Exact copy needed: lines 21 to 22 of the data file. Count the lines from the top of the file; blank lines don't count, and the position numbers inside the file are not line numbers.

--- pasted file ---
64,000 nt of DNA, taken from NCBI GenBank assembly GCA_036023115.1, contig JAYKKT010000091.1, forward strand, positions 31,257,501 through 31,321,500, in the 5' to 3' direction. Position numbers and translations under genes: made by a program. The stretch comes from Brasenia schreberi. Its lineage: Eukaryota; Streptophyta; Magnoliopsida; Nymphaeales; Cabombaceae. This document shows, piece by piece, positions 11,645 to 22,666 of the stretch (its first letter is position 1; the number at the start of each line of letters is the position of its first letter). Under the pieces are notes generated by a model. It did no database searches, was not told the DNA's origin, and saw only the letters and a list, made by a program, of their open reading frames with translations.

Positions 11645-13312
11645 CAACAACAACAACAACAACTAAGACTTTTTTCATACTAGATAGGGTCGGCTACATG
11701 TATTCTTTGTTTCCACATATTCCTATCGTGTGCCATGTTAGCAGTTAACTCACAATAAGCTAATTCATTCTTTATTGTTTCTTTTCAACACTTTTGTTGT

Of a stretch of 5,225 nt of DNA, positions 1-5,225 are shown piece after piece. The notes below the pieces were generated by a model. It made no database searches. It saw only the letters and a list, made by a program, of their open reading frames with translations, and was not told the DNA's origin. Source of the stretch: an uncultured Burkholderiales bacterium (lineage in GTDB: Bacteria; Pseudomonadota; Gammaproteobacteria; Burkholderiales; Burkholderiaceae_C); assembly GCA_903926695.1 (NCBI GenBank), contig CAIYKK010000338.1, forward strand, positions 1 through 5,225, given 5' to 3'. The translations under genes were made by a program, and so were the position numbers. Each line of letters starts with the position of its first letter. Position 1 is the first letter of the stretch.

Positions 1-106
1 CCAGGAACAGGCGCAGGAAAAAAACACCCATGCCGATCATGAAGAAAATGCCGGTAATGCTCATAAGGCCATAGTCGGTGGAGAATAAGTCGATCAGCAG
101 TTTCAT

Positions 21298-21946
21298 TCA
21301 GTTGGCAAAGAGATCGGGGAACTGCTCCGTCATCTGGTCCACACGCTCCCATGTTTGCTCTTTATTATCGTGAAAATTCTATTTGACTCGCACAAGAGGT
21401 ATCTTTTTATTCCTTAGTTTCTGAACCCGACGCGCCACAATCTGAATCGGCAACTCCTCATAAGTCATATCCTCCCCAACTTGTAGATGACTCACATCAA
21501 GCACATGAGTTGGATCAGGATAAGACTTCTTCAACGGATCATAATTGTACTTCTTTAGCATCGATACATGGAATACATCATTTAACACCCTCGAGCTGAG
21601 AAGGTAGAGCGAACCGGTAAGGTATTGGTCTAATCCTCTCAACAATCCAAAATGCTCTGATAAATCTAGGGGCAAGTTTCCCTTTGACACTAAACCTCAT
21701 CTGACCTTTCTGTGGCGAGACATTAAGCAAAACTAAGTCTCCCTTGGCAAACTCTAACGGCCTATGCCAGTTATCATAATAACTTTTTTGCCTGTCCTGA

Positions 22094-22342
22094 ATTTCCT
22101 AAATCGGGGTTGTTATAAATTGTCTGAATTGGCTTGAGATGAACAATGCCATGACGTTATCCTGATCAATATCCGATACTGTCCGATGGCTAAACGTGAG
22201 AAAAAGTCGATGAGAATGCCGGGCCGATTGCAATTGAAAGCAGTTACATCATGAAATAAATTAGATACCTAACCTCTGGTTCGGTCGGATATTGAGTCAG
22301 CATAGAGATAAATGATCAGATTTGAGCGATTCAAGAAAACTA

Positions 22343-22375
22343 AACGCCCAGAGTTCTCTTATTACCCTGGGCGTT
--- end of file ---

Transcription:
Positions 22343-22375
22343 AACGCCCAGAGTTCTCTTATTACCCTGGGCGTT